In January 1986, a trial match between "Blues" (players expected to feature for Scotland) and "Reds" (emerging players with a possible international future) resulted in a shock 41–10 win for the "Reds". The "Reds" team included Gavin and Scott Hastings, Finlay Calder and David Sole, all of whom who would debut for Scotland in the Five Nations that year and feature prominently for side in the years that followed. Scotland went on to share the 1986 Five Nations championship with France, each side winning three out of their four games. The series also saw Scotland thrash England 33–6 at Murrayfield; Scotland's record win over the English, at the time one point short of Scotland's best score in any rugby union international and England's heaviest defeat in over a century.
Scotland went to the first World Cup, played in New Zealand and Australia in the summer of 1987. John Rutherford, the team's general and controlling influence, had injured his knee on an unauthorised tour of Bermuda. He broke down after less than a quarter of an hour of the first World Cup match against France and never played for Scotland again. Scotland had been in the lead but the match finished level. Scotland lost to New Zealand in the quarter-final. On 27 June 1988, Ian McGeechan was appointed as head coach to succeed Derrick Grant who had retired after the end of the 1988 Five Nations series.
Their greatest year in the modern era was 1990, when their season came down to one game, a Grand Slam decider at Murrayfield against the "auld enemy", England. Both sides had won all their Five Nations fixtures, and England were overwhelming favourites despite being the away side. Scotland under the captaincy of prop David Sole went on to win 13–7,> and with it their third Grand Slam. The match against England in 1990 was also only the second time that Flower of Scotland was played at Murrayfield, having become Scotland's pre-match national anthem that year.
The second World Cup took place in 1991 with matches shared between the Five Nations. Scotland won their pool, though the game against Ireland was close, and then beat Western Samoa in the quarter-final. They lost to England in the semi-final held at Murrayfield to a Rob Andrew drop goal. In the third place play-off they were beaten by New Zealand.
Scotland went through 1994 without a single win, but bounced back in 1995 to win their first three Five Nations matches. This run of wins included a 23–21 win away against France, courtesy of a last minute try and conversion by Gavin Hastings. This was Scotland's first win in Paris since 1969. The last Five Nations match was another Grand Slam decider against England; however, this time the English defeated the Scots 24–12, largely due to the kicking prowess of Rob Andrew.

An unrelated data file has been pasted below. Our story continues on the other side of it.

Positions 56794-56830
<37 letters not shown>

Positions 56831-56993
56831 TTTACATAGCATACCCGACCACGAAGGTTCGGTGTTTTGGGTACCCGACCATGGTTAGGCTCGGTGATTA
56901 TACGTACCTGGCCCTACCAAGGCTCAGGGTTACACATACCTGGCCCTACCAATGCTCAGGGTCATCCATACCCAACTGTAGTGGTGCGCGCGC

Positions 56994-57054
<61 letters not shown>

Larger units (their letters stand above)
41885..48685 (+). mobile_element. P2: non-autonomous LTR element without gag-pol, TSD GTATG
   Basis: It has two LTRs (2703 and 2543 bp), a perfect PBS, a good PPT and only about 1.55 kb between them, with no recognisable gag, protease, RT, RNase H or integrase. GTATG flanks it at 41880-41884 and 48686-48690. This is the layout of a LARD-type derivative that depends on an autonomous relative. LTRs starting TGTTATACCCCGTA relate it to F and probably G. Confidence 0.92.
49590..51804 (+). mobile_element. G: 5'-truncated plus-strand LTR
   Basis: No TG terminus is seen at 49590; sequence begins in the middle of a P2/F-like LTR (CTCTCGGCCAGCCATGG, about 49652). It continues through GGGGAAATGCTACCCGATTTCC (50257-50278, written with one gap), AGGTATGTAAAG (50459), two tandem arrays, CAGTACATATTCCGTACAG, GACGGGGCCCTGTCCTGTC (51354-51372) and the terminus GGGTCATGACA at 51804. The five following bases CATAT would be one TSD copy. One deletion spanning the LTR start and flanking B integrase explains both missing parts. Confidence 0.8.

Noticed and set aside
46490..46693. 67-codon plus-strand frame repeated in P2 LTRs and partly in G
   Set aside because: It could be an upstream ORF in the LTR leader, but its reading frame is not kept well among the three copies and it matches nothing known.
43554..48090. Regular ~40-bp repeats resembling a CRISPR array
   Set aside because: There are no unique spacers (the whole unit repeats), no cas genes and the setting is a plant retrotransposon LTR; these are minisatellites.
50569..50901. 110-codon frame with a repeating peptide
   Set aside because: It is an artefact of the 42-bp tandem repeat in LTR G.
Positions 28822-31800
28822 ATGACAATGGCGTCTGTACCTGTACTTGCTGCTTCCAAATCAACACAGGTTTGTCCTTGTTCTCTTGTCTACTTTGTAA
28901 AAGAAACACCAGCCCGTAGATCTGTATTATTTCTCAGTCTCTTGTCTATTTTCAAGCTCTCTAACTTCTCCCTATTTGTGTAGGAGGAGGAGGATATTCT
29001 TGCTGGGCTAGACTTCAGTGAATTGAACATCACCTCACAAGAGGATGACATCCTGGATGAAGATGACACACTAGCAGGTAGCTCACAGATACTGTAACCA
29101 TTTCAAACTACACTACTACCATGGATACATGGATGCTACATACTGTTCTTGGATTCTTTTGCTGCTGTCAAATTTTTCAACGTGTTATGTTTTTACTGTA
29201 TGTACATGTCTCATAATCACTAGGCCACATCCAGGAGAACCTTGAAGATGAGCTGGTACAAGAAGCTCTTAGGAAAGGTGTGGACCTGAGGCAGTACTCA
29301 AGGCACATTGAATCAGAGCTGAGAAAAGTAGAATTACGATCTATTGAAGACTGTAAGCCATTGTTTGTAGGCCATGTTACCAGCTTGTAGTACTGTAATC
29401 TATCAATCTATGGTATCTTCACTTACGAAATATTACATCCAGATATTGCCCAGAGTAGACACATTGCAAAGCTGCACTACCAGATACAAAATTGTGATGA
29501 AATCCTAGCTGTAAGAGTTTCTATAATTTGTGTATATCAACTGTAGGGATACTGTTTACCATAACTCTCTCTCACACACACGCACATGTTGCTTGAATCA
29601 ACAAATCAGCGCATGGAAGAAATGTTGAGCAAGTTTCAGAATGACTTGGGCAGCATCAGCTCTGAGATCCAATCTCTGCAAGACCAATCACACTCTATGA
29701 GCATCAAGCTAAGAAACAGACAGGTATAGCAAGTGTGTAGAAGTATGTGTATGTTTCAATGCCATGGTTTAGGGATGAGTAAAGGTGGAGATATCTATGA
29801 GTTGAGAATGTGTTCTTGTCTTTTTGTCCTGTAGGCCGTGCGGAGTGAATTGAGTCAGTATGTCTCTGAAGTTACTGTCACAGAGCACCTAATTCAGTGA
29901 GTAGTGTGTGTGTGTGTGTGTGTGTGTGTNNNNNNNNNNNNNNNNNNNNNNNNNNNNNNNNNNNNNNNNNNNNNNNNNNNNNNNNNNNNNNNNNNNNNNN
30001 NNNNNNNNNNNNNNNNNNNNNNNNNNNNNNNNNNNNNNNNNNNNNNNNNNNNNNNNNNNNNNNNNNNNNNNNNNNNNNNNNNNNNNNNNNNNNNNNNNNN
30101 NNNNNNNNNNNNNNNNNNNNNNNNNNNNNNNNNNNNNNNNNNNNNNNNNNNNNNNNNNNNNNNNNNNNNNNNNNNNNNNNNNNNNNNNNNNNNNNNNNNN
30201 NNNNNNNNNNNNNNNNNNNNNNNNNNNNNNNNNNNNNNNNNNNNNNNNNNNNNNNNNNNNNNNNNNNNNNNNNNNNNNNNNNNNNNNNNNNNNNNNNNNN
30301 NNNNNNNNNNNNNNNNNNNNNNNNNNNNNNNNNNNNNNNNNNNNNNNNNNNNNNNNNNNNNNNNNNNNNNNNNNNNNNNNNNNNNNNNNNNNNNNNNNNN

The third World Cup, held in South Africa, came in 1995. Pool play saw a narrow defeat by France, thanks to an injury-time try, and Scotland finished second in the pool. They were eliminated in the quarter-final against New Zealand.
Australian coach Matt Williams became the first foreigner to coach Scotland in 2003. However his tenure was both controversial and unsuccessful, marred by a string of poor results and fall-outs with coaches and players. In 2004 Williams attempted to introduce a controversial "Fortress Scotland" policy, whereby only those currently playing in Scotland were eligible to play in the national team. Meanwhile, the Scottish Rugby Union (SRU) came under new management, chief executive Phil Anderton (known as 'Firework Phil' for his pre-match entertainment spectacles) was leading the way back to financial solvency and implementing major reforms to reverse the decline of the game in Scotland, but he resigned in January 2005 after his boss David Mackay was forced to resign by the SRU's general committee. By April 2005, Scotland had won only three out of 17 matches under Williams. Following a review by the SRU and public criticism from several of his players, Williams was finally sacked on 25 April 2005.
Frank Hadden, the head coach of Edinburgh Gunners, was appointed interim coach for the 2005 summer internationals against the Barbarians and Romania, winning both. On 15 September 2005, he was appointed national coach of the Scotland team.
In the first match of the 2006 Six Nations campaign, against France, Scotland won 20–16, and this was the first time since 1999 that they had beaten France. Scotland also beat England 18–12 at home at Murrayfield to reclaim the Calcutta Cup. In the 2006 Autumn internationals Scotland won two of three fixtures. They convincingly beat Romania and put up a solid first half performance against the Pacific Islanders. In the final match against Australia, Scotland failed to impress, with Australia winning 44–15.